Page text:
Chapter proposals are invited for a new interdisciplinary and transnational volume focusing on the social and cultural contexts of vegetarianism throughout history. This volume will represent the first scholarly collection of essays that critically considers vegetarianism as both a worldwide phenomena and an aspect of the longue durée of history, and seeks to explain vegetarianism as a global, social, and historical continuity. Taken as a whole, the essays will provide an answer as to how and why vegetarianism has been a constant throughout human history despite continuous social challenges.
2016 Midwest Popular Culture Association Conference/Midwest American Culture Association
Thursday-Sunday, October 6-9, 2016
Hilton Rosemont Chicago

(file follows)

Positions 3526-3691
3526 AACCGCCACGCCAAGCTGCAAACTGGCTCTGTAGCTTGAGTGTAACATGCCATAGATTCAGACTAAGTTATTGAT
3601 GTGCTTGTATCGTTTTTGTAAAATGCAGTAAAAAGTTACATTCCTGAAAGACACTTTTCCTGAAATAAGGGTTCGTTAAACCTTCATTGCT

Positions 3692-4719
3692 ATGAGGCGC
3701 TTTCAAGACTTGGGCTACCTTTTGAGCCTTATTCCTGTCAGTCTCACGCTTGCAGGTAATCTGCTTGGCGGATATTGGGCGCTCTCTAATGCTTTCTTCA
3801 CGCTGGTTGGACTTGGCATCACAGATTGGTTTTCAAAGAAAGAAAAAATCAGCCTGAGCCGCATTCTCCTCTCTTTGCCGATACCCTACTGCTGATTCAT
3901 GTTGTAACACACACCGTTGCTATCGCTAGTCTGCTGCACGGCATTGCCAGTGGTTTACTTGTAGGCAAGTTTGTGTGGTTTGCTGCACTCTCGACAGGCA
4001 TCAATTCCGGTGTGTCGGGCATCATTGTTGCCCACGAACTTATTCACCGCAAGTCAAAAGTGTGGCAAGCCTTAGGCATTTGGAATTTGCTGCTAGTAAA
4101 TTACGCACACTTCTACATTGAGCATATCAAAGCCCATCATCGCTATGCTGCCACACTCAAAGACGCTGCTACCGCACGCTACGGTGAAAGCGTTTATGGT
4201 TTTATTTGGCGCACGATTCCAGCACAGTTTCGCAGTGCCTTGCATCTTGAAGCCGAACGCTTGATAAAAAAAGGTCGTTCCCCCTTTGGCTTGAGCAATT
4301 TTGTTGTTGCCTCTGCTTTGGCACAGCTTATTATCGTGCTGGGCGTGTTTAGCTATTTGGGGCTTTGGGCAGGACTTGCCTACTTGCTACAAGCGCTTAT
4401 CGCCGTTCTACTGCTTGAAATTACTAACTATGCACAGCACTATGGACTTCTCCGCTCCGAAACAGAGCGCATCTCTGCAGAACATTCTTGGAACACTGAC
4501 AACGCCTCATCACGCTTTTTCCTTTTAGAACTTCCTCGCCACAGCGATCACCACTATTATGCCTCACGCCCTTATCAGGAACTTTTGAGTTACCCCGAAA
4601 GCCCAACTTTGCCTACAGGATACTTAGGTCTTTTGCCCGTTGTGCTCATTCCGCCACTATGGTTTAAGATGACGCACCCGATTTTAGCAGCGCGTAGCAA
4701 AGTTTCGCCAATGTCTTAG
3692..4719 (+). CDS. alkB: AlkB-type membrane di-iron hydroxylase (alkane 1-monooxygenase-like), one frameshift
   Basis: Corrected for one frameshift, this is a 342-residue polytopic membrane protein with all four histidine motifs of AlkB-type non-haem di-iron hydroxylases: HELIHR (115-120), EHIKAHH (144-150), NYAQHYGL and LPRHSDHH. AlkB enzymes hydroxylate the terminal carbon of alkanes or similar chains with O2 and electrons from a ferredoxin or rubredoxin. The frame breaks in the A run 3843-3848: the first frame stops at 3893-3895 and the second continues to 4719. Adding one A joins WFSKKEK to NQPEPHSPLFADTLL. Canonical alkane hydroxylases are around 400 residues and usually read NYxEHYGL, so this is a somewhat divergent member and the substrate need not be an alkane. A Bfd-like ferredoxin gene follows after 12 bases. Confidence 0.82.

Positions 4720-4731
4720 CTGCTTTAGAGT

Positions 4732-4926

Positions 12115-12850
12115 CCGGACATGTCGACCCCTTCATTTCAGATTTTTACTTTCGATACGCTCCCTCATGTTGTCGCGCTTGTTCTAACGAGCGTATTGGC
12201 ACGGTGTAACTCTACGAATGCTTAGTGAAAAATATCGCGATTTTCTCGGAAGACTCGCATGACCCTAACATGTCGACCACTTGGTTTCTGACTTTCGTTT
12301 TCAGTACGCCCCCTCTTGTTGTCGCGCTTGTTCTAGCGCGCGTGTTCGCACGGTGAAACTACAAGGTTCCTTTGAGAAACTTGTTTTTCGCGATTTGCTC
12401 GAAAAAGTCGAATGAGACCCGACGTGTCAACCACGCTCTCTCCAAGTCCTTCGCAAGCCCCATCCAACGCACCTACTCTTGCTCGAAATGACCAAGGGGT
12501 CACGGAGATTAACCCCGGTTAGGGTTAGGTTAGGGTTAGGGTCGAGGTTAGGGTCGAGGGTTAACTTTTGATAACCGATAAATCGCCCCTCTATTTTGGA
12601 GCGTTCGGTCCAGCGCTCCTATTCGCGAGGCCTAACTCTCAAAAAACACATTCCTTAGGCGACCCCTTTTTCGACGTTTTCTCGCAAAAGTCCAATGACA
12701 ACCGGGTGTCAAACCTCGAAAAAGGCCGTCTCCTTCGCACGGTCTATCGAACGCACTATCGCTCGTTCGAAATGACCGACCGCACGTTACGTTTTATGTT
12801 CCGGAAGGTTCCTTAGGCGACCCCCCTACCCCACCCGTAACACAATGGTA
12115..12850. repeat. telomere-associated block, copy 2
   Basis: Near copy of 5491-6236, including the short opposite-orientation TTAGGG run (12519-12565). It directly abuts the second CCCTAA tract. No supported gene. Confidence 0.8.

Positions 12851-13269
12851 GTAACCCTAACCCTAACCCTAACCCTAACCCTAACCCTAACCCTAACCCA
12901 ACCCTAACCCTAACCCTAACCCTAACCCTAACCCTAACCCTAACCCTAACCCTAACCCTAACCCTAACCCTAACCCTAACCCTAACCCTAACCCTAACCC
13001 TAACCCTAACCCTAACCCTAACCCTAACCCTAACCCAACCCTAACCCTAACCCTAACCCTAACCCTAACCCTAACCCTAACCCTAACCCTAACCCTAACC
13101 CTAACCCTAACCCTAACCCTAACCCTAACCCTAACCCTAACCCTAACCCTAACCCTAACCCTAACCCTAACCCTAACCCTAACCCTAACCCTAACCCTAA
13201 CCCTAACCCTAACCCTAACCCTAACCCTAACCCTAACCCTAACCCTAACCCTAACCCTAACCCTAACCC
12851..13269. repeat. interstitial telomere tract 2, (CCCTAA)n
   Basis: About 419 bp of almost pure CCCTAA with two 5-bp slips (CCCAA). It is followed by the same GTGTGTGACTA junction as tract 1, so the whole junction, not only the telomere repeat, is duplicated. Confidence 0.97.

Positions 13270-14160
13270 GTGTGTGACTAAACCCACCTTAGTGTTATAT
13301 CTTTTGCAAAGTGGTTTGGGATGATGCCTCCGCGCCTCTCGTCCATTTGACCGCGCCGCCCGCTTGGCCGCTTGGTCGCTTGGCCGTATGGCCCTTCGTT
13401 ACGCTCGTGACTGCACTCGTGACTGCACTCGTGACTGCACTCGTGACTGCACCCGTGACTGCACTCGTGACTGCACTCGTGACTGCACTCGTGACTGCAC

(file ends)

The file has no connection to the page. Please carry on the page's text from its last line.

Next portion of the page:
Deadline: April 30, 2016
The Midwest Popular Culture Association / American Culture Association is a regional branch of the Popular Culture Association / American Culture Association. It holds an annual conference in a Midwestern City. This conference is organized according to principal Areas of Popular Culture in the United States, including the Middle East and North Africa. As the Area Chair, I invite submissions of abstracts for a panel addressing "Arab-American Culture in the United States."
The Midwest Popular Culture Association / American Culture Association is a regional branch of the Popular Culture Association / American Culture Association. It holds an annual conference in a major Midwestern City. In October 2016, this year's conference will be held in Chicago, IL (specifically Rosemont, a suburb of Chicago).